The meeting was the fourth of ZWA’s interactive bimonthly meetings which it is organizing under a common theme ‘How I create’. The meetings are a platform for different artists to discuss how their creative processes work. However, the July 7 meeting was held under the topic ‘Balancing Creative Writing and Textbook Writing’ as it focused on writers who double as fiction and non-fiction authors.
ZWA Board Chair, Musaemura Zimunya, said apart from these meetings, his association is preparing for the Bulawayo and Mutare outreaches. ZWA’s Gweru outreach held few months ago went very well.
On another note, Zimunya encouraged writers to attend this year’s ZIBF Writers Workshop which will be held under the topic ‘Beyond the Script’, saying this is an occasion for writers to engage publishers, editors, book reviewers, for they influence the way writers’ products are received by the public.

ZIBF 2012

THEME : “African Literature In The Global & Digital Era”
ZIBFA invites all interested parties to participate in the special six-day event as follows:

“EXHIBITION” Venue: Harare Gardens, Julius Nyerere Way
ADMISSION FREE!!! to the Exhibition
Dates: 01 August 2012: Open to Traders Only
02 August – 04 August 2012: Open to Students and The Public
Time: 1000 – 1700hrs
“INDABA CONFERENCE” Venue:  Crowne Plaza Hotel :
By Registration
Day 1:  30 July 2012  0815 - 1700hrs
Ø  African Literature and Criticism……………………….…………………..
Ø  African Literature and Digitisation..………………………………………..

Day 2:  31 July 2012  0830 - 1700hrs
Ø  Identity and Literature In Africa.………………………...............................
Ø  Copyright, Access To Books and Piracy In Africa……................................
Ø  The Threat of Globalisation To African Culture and Languages..……….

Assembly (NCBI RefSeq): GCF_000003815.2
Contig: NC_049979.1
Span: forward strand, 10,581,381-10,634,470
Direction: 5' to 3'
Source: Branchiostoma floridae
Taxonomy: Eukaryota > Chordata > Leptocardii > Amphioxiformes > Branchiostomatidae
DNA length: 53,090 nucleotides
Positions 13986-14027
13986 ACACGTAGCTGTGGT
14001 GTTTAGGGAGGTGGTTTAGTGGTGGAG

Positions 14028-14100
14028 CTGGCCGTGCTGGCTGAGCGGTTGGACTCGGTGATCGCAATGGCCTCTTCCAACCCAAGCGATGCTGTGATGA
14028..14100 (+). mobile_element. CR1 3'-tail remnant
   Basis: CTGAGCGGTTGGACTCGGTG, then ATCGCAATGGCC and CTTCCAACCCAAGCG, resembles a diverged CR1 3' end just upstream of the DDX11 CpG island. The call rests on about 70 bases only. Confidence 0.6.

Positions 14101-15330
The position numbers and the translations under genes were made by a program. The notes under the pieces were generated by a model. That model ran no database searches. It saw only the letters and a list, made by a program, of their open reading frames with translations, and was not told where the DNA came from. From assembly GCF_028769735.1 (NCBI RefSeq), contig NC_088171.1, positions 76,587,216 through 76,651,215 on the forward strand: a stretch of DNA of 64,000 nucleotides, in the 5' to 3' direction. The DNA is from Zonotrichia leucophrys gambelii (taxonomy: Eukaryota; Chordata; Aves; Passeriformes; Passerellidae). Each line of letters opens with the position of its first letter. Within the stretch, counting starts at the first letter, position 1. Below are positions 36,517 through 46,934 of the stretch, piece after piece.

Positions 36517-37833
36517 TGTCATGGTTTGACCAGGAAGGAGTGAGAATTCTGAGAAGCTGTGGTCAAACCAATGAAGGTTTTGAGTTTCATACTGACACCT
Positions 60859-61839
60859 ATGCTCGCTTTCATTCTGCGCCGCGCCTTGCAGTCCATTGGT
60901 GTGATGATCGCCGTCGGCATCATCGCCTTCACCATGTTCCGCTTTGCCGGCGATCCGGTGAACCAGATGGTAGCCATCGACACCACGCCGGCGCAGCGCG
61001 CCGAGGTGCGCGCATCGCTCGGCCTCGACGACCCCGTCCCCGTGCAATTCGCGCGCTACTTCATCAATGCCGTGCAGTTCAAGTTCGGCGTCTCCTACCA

‘Young Persons Indaba’!!  Creativity In The Digital Era
Date:  01 August 2012 By Registration
0830 - 1630hrs at Crowne Plaza Hotel
‘Writers Workshop’!! Beyond the Script: The Writer, The Publisher and the Critics
Date:  04 August 2012 

By Invitation
If you wish to participate please register for the workshops by 19 July to avoid         disappointment!!
1000 - 1600hrs 02 August – 04 August 2012 ADMISSION FREE!!!
For further details contact us at ZIBFA on: 04 702104, 704112, 702108, 702129
Email :


Moira Marangwanda


Just like molding pottery or carving a stone, scriptwriting is so much fun because you get to create a world of your own and add flesh to your own words. It involves hard work because you have to research on the subject matter you would have picked and it also requires your own thinking which reminds me that “unless you say something of your own, you are not an artist!”. Basically, there are two types of scriptwriting, that is, one for the stage and another for the camera however, in this issue I will just look at the basics in scriptwriting.
Firstly, a script writer does not deal with a storyline or characters, but handles conflict. It can be defined as the fundamental struggle or imbalances involving ideologies, actions, personalities to mention but a few. Without conflict a story operates without structure and characters exist without purpose and dialogue is spoken without effect. So conflict addresses the ‘what’ of the story. For example, a writer must ask him/herself what the characters are fighting over in order to engage in story exploration. Thus conflict is very vital.